Three Numbers for a Sustainable Future
McKibbon’s approach appears simplistic, but that’s okay. The science of climate change can be overwhelming with its multitude of calculations, so concision is good.
I heard Bill McKibben speak while I was at Royal Roads. I’ve read McKibben’s work. He is the well-know author of The End of Nature and the founder of 350.org. Recently he has set out to create a movement for change.
McKibben was in Vermont, and our Skype call was interrupted several times by momentary outages and power bumps. Still his message came across loud and clear.
He pointed to three numbers. The first is 2 degrees Celsius. During the 2009 Copenhagen Climate Conference, 2 degrees was identified as the bottom line: 2 degrees is the amount our temperature can increase without threatening civilization as we know it. After that, all bets are off.
The second number is 565 Gigatons. “Scientists estimate that humans can pour roughly 565 more gigatons of carbon dioxide into the atmosphere by midcentury and still have some reasonable hope of staying below two degrees” (McKibben, 2012). McKibben calls this our “global carbon budget.”
Here’s the final number, and it’s a doozy: 2,795 Gigatons. 2,795 Gigatons is the “proven oil and gas reserves of the fossil-fuel companies, and the countries…that act like fossil-fuel companies. In short, it’s the fossil fuel we’re currently planning to burn” (McKibben, 2012). In case you hadn’t noticed 2,795 Gigatons far surpasses 565 Gigatons. In fact, it is five times the number that could keep us within the 2 degree limit that would allow our civilization to survive.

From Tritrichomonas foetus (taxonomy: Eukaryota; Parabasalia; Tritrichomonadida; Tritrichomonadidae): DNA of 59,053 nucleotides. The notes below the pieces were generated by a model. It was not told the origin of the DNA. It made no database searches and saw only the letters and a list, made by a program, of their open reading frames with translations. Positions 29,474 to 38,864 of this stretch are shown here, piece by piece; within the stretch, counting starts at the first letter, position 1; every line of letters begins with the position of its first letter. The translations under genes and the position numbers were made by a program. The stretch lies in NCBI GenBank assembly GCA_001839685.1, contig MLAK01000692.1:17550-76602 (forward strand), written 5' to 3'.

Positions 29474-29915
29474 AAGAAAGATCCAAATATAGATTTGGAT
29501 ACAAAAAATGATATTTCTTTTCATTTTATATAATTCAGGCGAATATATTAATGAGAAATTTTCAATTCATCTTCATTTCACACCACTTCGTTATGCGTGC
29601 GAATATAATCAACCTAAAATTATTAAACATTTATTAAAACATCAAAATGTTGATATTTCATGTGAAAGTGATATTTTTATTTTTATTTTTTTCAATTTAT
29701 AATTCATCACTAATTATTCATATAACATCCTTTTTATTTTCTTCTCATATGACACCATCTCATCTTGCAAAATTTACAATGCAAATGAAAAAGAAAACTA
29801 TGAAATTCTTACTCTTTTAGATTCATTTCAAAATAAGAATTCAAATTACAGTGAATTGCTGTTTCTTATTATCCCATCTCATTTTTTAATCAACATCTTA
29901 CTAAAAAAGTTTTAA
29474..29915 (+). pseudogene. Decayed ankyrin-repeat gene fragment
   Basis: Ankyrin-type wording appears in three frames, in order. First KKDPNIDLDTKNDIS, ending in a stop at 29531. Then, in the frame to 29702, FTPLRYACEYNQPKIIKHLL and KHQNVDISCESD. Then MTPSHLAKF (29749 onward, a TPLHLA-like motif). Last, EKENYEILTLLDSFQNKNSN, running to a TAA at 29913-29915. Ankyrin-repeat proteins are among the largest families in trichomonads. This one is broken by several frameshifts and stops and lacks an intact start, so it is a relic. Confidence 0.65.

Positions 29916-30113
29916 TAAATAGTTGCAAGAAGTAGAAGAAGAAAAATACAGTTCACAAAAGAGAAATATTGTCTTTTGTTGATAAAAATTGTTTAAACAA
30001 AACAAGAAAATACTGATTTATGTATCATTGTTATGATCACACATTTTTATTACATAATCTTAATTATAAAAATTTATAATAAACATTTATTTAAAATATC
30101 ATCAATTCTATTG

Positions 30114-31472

2,795 Gigatons does not include new reserves as they are discovered and it doesn’t include the numbers from shale gas, but it does, quite accurately, illustrate the carbon dioxide in the current reserves held by companies like ExxonMobil, Lukoil, BP, Chevron, Shell, ConocoPhillips, Gazprom and a long list of lesser-know coal, oil and gas producers. So the bottom line is this: To stay within the “safe” 2 degree increase in temperature, 80% of all reserves would need to stay in the ground.
Although we may look at this number and it may appear very abstract, it is NOT abstract for companies like Exxon or Lukoil. “It’s figured into share prices, companies are borrowing money against it, nations are basing their budgets on the presumed returns from their patrimony” (McKibben, 2012). So — what does this mean?
At current market values, those 2,795 Gigatons represent $27 trillion. To tell industry that they must leave 80% of fossil fuels in the ground is to tell them they must give up $20 trillion in assets. Stock prices would fall; investors would bail; companies would collapse. What we forget is this: the alternative is far worse.
If you would like to read Bill McKibben’s article, “Global Warming’s Terrifying New Math,” you can read the entire article online.
McKibben, R. (2012). Global warming’s terrifying new math. Rolling Stone. Retrieved from http://www.rollingstone.com/politics/news/global-warmings-terrifying-new-math-20120719